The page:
Effects of weather on summer and winter activity level of the high arctic ungulate Svalbard reindeer (Rangifer tarandus platyrhynchus)
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- Master's theses (INA)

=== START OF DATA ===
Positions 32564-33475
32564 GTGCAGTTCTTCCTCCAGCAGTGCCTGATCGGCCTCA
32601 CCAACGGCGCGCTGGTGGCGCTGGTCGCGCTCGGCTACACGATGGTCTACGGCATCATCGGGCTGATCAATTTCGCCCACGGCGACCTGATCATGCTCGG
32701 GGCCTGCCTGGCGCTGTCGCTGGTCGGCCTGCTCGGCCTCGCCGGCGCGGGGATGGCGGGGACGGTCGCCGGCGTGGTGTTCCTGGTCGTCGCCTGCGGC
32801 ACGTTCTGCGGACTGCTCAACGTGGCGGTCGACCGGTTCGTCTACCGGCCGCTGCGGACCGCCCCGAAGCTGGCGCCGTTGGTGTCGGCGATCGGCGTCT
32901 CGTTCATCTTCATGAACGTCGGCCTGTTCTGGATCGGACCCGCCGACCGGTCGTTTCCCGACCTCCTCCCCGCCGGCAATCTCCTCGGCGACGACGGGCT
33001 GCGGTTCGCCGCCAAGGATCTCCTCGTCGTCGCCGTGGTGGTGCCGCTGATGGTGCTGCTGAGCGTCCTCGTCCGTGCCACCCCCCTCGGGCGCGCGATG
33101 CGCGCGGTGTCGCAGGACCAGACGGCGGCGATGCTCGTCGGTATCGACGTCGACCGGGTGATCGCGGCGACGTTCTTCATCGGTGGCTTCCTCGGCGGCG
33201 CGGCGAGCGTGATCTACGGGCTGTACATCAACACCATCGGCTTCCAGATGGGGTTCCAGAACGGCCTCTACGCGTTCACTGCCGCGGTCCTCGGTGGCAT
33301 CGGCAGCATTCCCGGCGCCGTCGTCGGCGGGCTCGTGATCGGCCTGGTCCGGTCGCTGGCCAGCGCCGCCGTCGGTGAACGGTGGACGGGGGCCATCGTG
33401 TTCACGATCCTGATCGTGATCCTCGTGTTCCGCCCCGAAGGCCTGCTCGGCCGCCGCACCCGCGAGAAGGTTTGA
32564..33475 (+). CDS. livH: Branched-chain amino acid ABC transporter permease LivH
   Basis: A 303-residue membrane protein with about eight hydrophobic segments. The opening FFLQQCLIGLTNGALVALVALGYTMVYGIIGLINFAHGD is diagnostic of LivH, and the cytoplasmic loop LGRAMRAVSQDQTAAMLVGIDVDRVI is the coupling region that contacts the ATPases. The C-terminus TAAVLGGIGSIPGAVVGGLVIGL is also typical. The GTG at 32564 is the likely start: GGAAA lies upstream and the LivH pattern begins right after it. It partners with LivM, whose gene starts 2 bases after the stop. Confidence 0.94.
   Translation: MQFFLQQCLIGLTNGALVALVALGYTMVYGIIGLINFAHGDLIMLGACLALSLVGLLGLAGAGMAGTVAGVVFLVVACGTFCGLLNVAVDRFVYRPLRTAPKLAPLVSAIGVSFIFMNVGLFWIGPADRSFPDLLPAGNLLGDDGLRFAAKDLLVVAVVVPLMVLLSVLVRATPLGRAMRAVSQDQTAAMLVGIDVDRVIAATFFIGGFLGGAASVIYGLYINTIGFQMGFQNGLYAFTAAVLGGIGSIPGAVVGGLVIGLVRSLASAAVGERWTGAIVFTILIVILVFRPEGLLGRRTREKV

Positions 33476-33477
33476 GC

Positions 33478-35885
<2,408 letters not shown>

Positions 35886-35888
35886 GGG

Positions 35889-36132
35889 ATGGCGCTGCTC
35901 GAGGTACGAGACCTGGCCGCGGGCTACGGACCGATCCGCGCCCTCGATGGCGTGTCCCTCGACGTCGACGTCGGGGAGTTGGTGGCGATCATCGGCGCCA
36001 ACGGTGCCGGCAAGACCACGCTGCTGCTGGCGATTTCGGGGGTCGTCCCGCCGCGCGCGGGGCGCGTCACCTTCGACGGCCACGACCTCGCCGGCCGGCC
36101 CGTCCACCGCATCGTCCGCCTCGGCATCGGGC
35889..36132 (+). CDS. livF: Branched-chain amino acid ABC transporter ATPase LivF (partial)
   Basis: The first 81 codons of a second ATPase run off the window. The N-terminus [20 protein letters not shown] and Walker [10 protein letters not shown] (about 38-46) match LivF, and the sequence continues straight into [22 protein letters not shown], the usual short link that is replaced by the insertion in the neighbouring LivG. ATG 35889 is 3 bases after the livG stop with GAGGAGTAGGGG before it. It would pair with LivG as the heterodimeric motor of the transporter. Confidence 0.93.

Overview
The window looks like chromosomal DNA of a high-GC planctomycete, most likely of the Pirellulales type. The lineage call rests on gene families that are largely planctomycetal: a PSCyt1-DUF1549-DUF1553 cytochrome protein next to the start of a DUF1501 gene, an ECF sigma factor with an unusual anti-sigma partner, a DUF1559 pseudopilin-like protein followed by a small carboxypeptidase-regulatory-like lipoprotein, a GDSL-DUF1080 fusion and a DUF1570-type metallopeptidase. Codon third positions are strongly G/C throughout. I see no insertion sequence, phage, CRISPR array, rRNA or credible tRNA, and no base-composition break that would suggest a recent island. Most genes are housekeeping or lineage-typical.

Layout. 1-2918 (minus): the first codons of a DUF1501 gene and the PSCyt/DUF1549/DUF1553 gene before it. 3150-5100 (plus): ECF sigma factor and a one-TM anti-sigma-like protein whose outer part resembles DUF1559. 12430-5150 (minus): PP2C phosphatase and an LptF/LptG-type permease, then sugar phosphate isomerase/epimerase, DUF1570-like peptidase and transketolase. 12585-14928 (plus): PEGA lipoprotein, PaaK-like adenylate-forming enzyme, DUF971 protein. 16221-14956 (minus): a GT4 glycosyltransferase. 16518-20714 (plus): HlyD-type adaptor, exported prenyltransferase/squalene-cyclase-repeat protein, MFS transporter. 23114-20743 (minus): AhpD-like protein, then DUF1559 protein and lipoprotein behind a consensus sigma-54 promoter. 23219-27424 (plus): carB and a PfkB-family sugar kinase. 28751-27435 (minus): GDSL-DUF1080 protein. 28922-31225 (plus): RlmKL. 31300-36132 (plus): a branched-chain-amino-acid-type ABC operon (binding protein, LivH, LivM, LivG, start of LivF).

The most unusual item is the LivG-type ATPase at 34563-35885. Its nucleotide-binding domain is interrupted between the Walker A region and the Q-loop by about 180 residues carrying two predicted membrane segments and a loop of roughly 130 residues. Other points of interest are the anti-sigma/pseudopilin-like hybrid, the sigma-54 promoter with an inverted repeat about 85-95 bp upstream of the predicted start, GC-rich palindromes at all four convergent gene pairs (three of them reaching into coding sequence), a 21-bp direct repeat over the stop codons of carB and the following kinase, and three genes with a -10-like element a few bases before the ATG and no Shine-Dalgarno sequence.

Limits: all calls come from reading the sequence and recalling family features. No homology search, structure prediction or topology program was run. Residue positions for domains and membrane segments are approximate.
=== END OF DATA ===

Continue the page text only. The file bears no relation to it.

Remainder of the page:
Animals are evolutionary adapted to certain weather conditions, but as the climate of the earth is changing many species may face new and significant challenges in their environment. The high-Arctic species Svalbard reindeer are living in extreme and unpredictable surroundings with large seasonal changes in their climatic environment. Physiological studies have found that Svalbard reindeer are adapted to low winter temperatures and high wind speeds. However, no long-term studies have investigated the effect of altering weather on the activity level in Svalbard reindeer, or if the animals show signs of cold or heat stress. The latter is of high interest, as the temperature on Svalbard has been rising during the last decades and is expected to continue to do so. In this study I wanted to reveal how activity levels changed under altering weather conditions, especially under extreme and rare weather events. I specifically wanted to examine whether there were any threshold values where activity abruptly dropped. Adult female reindeer in Nordenskiöld land at Svalbard were equipped with GPS collars with integrated activity sensors during the years 2009-2014 (a total of 108 animal years). Activity levels were recorded continuously and stored in the collars every 5 minutes. Analyses were conducted for the seasons summer (July and August) and winter (December and January), and the included weather variables were temperature (°C), wind speed (m/s), precipitation (mm) and calculated wind chill (perceived temperature in °C). I found effects of all four weather variables on the activity level of Svalbard reindeer, both during summer and winter. Svalbard reindeer reduced activity levels both at high and low temperatures during summer, potentially indicating both heat stress and cold stress during this season. Both an upper and lower temperature threshold value could be identified. During winter, activity was at its highest at low temperatures, substantiating that Svalbard reindeer are adapted to a cold climate. Activity levels decreased with increasing winter temperatures, but showed no signs of abrupt change and no threshold value could be identified. The same pattern as for temperature could be seen for windchill. With increasing wind speed, activity increased during summer. During winter, however, activity decreased with increasing wind speed. For both seasons, activity levels were reduced when there was precipitation compared to when there was not. This study contributes to the understanding of activity levels in ungulates under altering weather conditions. In addition, knowing how a high-arctic species like Svalbard reindeer responds to variations in extreme weather events helps us understand how this species will persist in a future with a changing climate.